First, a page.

“The Lord is near.” To me, the rest of the passage revolves around those four words, so I’d love to get them thinking about why Paul includes those words. Sometimes we’ll talk about God by trying to imagining the most trustworthy, most patient, most forgiving, most loving and most wise person possible.  If you knew someone like that, that always made the best decisions for you and everyone else, and you had their cell phone number, and they always picked it up when you called, how would that change your “hearts and minds” during the day? Would you develop a habit based on your confidence in him? How would that change stressful situations?

You can see where this is going. The Lord is near, and that can make all the difference, if we dare to turn and trust him in our daily moments.

As Christ followers, this “peace of Christ” is our birthright. It is the doorway to rejoicing in all circumstances, and I’d love for my kids to start the journey of realizing that truth right now. The Lord knows I’m still learning it.

*For those that don’t know, the Scripture reader on this verse is the most gifted and lovely Sally Lloyd-Jones (Jesus Storybook Bible, Thoughts to Make Your Heart Sing). Her newest children’s book is delightful, titled Poor Doreen: A Fishy Tale.

Galations 5:1 – Freedom (Track #1 from Sing the Bible with Slugs & Bugs)

Psalm 25 – To You O Lord (Track #2 from Sing the Bible with Slugs & Bugs)

Two Shirts – (Track #3 Sing the Bible with Slugs & Bugs )

Deuteronomy 6:5 – (Track #4 from Sing the Bible with Slugs & Bugs)

Be Dressed! (good advice most of the time) Luke 12:35-37

This Bible verse is one of my favorites.  In a post last week, I explained why.  Click here to read the backstory.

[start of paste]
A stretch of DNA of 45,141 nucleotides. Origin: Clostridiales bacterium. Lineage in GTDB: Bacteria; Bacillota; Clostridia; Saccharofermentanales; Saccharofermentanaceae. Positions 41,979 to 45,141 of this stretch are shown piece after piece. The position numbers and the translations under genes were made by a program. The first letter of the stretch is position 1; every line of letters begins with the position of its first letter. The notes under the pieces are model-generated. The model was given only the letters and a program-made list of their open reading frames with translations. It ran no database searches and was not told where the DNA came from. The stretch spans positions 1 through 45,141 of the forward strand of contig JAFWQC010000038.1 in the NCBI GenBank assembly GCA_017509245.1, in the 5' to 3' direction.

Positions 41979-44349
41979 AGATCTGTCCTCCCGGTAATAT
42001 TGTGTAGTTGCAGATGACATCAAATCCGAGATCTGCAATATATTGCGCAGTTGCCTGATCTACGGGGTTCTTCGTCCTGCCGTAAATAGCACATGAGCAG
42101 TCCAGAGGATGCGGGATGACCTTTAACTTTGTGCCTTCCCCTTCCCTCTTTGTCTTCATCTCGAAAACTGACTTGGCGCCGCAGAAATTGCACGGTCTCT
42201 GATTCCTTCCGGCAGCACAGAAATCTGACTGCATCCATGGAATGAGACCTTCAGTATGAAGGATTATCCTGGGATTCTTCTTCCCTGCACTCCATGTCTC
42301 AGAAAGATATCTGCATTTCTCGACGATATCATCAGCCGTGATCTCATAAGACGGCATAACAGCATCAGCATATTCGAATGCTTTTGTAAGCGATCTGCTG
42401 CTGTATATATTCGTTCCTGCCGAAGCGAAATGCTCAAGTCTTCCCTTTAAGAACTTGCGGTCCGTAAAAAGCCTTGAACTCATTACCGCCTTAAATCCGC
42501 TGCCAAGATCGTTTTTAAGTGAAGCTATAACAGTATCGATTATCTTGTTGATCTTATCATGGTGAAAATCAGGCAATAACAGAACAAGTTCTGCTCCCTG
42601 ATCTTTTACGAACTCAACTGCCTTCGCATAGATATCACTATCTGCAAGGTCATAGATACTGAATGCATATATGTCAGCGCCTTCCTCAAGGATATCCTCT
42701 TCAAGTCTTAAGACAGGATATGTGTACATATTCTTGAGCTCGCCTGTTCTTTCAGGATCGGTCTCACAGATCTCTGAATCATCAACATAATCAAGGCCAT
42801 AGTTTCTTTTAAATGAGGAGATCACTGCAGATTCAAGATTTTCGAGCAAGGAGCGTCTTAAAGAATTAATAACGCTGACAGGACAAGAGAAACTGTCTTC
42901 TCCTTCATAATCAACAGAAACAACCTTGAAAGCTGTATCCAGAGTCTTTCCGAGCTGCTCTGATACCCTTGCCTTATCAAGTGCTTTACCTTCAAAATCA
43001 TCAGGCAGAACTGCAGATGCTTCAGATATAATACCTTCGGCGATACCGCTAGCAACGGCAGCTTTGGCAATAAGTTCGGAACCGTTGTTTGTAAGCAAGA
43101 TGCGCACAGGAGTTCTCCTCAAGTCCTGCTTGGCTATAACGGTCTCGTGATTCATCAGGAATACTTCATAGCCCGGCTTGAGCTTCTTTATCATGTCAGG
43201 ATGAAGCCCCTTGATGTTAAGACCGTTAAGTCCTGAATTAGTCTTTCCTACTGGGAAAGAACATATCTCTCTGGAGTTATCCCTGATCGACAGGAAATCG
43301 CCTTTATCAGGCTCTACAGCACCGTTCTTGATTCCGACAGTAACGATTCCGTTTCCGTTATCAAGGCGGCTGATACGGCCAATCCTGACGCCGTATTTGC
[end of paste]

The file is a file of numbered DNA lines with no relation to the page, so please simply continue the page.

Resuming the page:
Today, I’m just going to let you hear the song.  This was one of the first I wrote for the Slugs & Bugs all-Scripture CD, and I can’t wait to see what goodness Ben Shive comes adds to it in the studio this June.

And don’t forget, we’re in the middle of a Kickstarter campaign to help crowd-fund this CD, so click here to pre-order your copy or share this link  http://kck.st/14xzPpB to spread the word to friends!

The Lord’s Prayer Song Conundrum

It's Alive!

Friends, I’d like to hear your opinion, as I work on the Lord’s Prayer song for the upcoming Slugs & Bugs Scripture CD.  Most of the songs on the CD will appeal to a wide age range.  Say, from 7 to 77. But I’ve written just a few that are geared toward little bitty kids.  The Lords Prayer is one of these.  It has a very simple melody that my 5 year old loves to sing.

As you may know, there are two different versions of the Lord’s Prayer in the New Testament; one in Matthew and one in Luke.  And as I’ve been making artistic decisions based on making it rich for pre-schoolers, I’m either being tempted or inspired to combine the two – taking parts from Matthew and parts from Luke and make Frankenstein’s version of the Lord’s Prayer.

Here are the two versions from the ESV –

Matthew 6:9-13

“Our Father in heaven,
hallowed be your name.[a]
10 Your kingdom come,
your will be done,[b]
on earth as it is in heaven.
11 Give us this day our daily bread,[c]
12 and forgive us our debts,
as we also have forgiven our debtors.
13 And lead us not into temptation,
but deliver us from evil.[d]

Luke 11

“Father, hallowed be your name.
Your kingdom come.
Give us each day our daily bread,[b]
and forgive us our sins,
for we ourselves forgive everyone who is indebted to us.
And lead us not into temptation.”

The main issue is whether to sing “forgive us our debts” or “forgive us our sins”.  I’m really leaning toward using mostly Matthew’s version but replacing the debt language with Luke’s sin language.  Anyone have a problem with that? Essentially, the kids would be learning a version of the Lord’s Prayer that does not actually exist.

The reasoning, of course, is that “forgive my sin” might mean more to an average 4 year old than “forgive my debt”.  Though I know children don’t always need to understand what they are singing, I’m still leaning toward mixing the language for their sake.   Please weigh in if you have thoughts.